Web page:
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Which assembly language should I learn as my first assembly language? MIPS (easier and often used for educational purposes), Intel x86 (omnipresent) or the portable assembly language behind the LLVM project?

One advantage for the LLVM assembly is that I may attempt to use it as a learning exercise to write a simple compiler using LLVM as the backend in the future.

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The one you will have the most use for in the future? We wouldn't know, sorry. – Bo Persson May 17 '12 at 0:50
    
I still have fond memories for PDP-11, which was taught in my Uni when I studied the first course on low-level computer programming in 1999 – Eli Bendersky May 19 '12 at 11:26
up vote 8 down vote accepted

None of the above. x86 is the last assembly language you want to learn. MIPS is quite educational for a number of reasons, but it is not a good first instruction set mostly because it is a bit non-standard, doesn't use flags, has branch defer slots, you have to unlearn some things to move to another processor. MIPS maybe second or third.

LLVM isn't really assembly, it is a bytecode. I have one I created just for this, lsasim, search for it at GitHub. Even if you don't actually run the examples, give it a half an hour read or less. It should give a foundation for many other instruction sets. Thumb (without Thumb-2 extensions) is good. MSP430 is really good, LatticeMico8 is pretty good. AVR is not bad. ARM is pretty good. Get comfortable with a couple-three and then MIPS or DLX. x86 should be one of the last, if you even bother. If you bother, learn 8088/86 first then work your way toward the present.

With each instruction set it gets easier, by the third or fourth, you can learn it as you write it, you simply look up the instructions on a quick reference card, occasionally getting detail from a full manual, but mostly just bang out assembly code. At least for the sane ones, there are some you have to do some research to understand all the rules. You don't want to run on hardware for learning these, find a simulator first, hardware later if so desired.

You can use anything as your backend to the front end (actually the middle). Your front end of the compiler should resolve to an internal code, which is not assembly language, then from the internal code to the backend which is target specific (assembly language or machine code). The LLVM middle is published and it is possible to actually use it that way, other compiler middle/internal codes are at best dumped for debugging but not really used as-is. I wouldn't use the assembly education for the middle of a compiler. If you want to write a backend, start with LLVM or something other existing, retargettable compiler, and write a backend to that (the vbcc compiler is a good choice for a first compiler backend, or get the LCC book, or a super simple one: Small-C). If you want to write a front end, for some new or existing language, then LLVM is probably not a bad internal code to use, the backends come as freebies.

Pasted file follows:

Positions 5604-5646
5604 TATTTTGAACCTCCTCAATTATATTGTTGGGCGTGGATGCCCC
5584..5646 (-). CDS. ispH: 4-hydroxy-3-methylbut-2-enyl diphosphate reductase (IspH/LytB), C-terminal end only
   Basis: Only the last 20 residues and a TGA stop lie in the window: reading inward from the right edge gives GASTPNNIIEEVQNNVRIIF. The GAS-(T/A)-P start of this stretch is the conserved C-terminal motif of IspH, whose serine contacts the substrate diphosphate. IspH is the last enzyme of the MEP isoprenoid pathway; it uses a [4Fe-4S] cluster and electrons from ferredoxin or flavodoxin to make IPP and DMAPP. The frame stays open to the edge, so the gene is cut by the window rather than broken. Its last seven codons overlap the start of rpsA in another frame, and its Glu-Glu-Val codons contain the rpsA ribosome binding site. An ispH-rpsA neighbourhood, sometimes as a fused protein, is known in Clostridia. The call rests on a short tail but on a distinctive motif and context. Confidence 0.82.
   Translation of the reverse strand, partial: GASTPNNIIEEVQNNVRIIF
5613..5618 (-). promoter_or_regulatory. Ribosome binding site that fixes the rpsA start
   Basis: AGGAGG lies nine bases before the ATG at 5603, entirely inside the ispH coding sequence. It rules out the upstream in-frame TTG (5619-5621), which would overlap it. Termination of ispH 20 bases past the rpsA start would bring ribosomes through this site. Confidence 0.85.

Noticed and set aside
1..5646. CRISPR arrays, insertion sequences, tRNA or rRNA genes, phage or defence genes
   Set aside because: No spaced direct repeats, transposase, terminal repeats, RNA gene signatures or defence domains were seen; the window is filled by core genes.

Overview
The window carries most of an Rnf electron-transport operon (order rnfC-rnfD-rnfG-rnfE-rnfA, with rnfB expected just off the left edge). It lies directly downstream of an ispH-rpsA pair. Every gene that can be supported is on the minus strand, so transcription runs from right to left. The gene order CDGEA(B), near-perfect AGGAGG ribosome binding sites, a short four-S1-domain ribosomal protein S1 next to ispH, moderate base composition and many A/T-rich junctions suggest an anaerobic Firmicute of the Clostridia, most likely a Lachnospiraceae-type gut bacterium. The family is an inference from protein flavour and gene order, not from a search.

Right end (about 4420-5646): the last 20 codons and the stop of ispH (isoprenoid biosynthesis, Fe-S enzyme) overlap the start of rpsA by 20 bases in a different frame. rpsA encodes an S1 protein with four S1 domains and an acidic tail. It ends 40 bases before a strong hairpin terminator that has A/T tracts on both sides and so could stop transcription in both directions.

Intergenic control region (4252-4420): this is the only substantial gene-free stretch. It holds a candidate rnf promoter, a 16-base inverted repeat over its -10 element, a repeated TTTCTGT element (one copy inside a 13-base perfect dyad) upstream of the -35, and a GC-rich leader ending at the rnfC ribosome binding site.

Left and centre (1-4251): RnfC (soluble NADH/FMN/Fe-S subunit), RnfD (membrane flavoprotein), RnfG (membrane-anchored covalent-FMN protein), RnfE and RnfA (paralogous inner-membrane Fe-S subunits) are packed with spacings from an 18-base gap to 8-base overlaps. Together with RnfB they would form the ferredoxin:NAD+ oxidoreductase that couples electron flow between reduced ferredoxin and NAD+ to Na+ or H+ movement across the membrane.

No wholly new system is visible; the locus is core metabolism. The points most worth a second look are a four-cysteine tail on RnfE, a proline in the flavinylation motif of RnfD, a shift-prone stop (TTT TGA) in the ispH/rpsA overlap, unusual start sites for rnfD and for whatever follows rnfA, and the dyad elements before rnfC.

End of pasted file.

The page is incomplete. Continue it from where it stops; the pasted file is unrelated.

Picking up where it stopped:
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I started with 8085 microprocessor assembly and then moved on to the 8051 micro-controller.

I then stepped up to 80386 and 80486 micro-processors.

For learning, I think it makes sense to start from the simplest and most basic chip.

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I second that for learning the simplest is the best. i8051 would be a bit too simple, though: limited general-purpose register set (most things need to be done by using the accumulator), extremely primitive 8-bit instructions (one will soon need to implement routines for +, -, * and /), very little internal RAM (128 bytes in the most basic chips), inconvenient access to all other memory. i8080/8085/Z80 would be better. OTOH, limiting oneself to i8086/80186 (or i80286 except all things protected mode) is probably not too bad of a choice, and it would be easy to expand on it. – Alexey Frunze May 17 '12 at 8:31
    
As stated, for learning, it makes sense to start from the simplest and most basic chips. I learnt Motorola 68000 (Amiga) and Intel 8051 as my first two, the Motorola was much cleaner and future-proof. But the cleanest and best processor architecture in use now is probably MIPS. The MIPS is also very closely related/similar to many other RISC architectures. ARM and x86 are also good to learn, but x86 is arcane, butt-ugly and not a good architecture to start with. – Erik Alapää Sep 10 '15 at 11:16

8085 is the ideal processor to begin with. The fundamentals of most of the instruction sets are pretty much the same. Once you finish 8085, something like the AVR instruction set might be interesting to study (mainly because 8085 is based on von-neumann architecture while AVR has a harvard architecture. Variety).

LLVM .. I won't advice you to learn its assembly language. First of all, the language works on top of a hypothetical architecture which assumes infinite registers and expects an SSA format for the assembly. Note: LLVM is wonderful for writing compilers, but it is definitely not good to start learning assembly level stuff.

The complete x86 instruction set is a bit too complicated to interest anyone. I am sure you would get bored of looking at all the instructions in the set.

Summary: Go for 8085

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Are you kidding? 8085? This is 2015, not 1975. To learn how a processor should work, one should begin with a simple, clean RISC like MIPS. Or maybe ARM, but that is already less clean than MIPS. – Erik Alapää Sep 15 '15 at 13:23

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